During the winter I harvested some pine pitch from the white pine tree (Pinus strobus) outside my bedroom window, and made salve of it. Some of this salve I sent to a friend of mine, in Scotland, David Gould. The salve is excellent for drawing splinters out of flesh, and as David is a woodworker, I thought he might have need of it some day. Not long ago David wrote me to let me know that he had a deep splinter in his leg that had been there about a year, and was constantly inflammed and sore. He started to use the salve nightly, and the inflammation was almost gone and that he would keep using it to see if the splinter might come out. Today my pine tree is glittery along its trunk with flowing sap, from the places on its trunk where we have cut limbs to keep them from damaging the roof or so we could walk under it. I decided to go harvest some more sap and make more salve as I am out and I don’t want David to run out.
I added some olive oil to the chunks of sap melting over the double boiler and used a toothpick to mix them all together good.
I then strained it through a cheesecloth I had pre wetted with olive oil.
In another pot I had melted down some beeswax. I incorporated the beeswax and the sap/olive oil together and put into containers.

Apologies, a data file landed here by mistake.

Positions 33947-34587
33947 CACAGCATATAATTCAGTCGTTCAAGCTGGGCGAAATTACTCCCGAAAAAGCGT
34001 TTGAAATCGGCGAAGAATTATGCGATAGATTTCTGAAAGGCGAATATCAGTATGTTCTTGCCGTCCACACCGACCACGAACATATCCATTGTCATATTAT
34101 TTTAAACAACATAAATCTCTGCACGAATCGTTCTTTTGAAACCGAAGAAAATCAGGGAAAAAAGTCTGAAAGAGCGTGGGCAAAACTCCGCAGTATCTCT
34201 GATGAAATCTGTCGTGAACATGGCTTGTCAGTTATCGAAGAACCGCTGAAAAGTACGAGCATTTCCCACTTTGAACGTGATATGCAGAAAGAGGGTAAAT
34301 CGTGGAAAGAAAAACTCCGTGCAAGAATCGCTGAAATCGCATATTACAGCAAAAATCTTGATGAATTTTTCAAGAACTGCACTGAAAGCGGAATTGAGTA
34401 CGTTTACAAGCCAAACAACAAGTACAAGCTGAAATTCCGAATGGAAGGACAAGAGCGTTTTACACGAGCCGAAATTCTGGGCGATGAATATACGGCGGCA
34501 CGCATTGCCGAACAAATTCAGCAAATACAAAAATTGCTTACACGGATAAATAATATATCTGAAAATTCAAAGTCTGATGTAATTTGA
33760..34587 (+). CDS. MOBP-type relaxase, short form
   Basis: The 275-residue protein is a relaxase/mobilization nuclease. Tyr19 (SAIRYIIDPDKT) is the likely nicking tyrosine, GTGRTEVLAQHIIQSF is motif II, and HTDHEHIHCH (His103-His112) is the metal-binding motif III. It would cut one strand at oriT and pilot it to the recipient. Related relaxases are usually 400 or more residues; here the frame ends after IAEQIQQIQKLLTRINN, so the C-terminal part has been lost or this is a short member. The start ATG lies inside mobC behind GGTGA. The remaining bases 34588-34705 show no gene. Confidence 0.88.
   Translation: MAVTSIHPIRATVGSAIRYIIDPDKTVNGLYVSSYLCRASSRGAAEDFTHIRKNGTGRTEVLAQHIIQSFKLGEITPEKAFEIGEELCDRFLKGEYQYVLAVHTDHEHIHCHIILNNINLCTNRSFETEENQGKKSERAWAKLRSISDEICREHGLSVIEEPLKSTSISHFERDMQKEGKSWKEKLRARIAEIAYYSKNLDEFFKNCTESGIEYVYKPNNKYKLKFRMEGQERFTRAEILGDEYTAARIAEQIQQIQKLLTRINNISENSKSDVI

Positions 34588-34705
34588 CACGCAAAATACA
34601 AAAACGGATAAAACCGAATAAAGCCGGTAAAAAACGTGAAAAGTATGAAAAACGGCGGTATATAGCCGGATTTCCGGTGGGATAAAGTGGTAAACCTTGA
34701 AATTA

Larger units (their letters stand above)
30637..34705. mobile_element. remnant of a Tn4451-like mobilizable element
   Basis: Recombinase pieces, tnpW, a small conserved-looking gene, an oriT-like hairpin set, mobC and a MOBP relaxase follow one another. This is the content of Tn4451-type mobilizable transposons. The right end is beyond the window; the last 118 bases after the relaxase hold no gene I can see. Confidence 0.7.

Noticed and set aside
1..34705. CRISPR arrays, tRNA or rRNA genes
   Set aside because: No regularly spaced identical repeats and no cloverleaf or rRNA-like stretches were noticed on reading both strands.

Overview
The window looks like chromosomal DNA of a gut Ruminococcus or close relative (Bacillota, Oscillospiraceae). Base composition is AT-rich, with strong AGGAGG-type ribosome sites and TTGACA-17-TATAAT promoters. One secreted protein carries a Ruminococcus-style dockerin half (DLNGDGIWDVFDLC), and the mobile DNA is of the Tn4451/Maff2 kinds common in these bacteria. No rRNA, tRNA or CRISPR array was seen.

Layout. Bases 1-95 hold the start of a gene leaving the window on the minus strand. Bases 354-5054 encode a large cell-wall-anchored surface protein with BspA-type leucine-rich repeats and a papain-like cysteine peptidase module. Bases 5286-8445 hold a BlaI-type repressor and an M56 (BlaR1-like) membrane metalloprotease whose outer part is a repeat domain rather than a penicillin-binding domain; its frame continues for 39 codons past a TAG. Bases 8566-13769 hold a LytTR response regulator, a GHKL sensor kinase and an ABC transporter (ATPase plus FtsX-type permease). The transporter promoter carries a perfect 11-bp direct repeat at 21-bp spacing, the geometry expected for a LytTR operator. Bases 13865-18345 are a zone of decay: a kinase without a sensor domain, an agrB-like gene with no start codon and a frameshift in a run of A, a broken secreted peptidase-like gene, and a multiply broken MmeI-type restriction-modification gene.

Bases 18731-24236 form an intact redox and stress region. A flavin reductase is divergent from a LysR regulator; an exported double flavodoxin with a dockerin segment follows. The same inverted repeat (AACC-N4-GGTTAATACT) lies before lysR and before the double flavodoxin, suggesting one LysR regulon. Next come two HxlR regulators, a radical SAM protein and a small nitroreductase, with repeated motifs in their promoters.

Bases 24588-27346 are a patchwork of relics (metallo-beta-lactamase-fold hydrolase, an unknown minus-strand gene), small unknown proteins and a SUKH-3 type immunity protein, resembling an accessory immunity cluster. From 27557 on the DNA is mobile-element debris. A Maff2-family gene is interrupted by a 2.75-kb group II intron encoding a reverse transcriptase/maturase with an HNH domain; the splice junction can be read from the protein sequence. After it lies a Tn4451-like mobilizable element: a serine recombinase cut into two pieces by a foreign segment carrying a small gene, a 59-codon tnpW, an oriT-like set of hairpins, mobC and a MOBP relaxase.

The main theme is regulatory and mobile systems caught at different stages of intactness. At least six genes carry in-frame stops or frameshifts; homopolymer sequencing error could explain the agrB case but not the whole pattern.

The antiseptic properties of this salve is magical for pulling out the red of a recent cat scratch also and it is becoming the first thing I reach for to prevent infections and to clear infection from many types of wounds.
Through reading Gail Faith Edwards book Opening Our Wild Hearts to the Healing Herbs, I have learned Pine flower essence is helpful for folks who tend to be hard on themselves, taking on guilt and having self blame. I have found rubbing the pine salve on my pulse points has the same effect of releasing guilt, by surrounding me with its soothing scent with my every heart beat.
Special affinity for pine shows a concern for future generations welfare. By learning, using and sharing pine’s gifts, I am able to teach and help myself, my family and my friends. Learning to use the gifts of our natural world keeps my carbon footprint down . I use pine salve instead of an antibiotic cream from the drugstore, thus cutting out all the carbon usage generated by the act of buying such things. It makes me feel enpowered to make natural remedies and comforted in knowing I am helping make this world better.
Pine is one of my herbal allies that I like to enjoy in many ways. The evergreen pine needles are high in vitamins A and C and make a delightful tea. When I have a sore throat or congestion chewing on the expectorant and antiseptic sap helps me clear congestion and my throat feel soothed.
For many others insights on pine I suggest Kristine Brown’s lovely Herbal Roots Zine, December’s issue . Where I first learned about making the pine salve!
Big herbal and honey hugs to all who visit Comfrey Cottages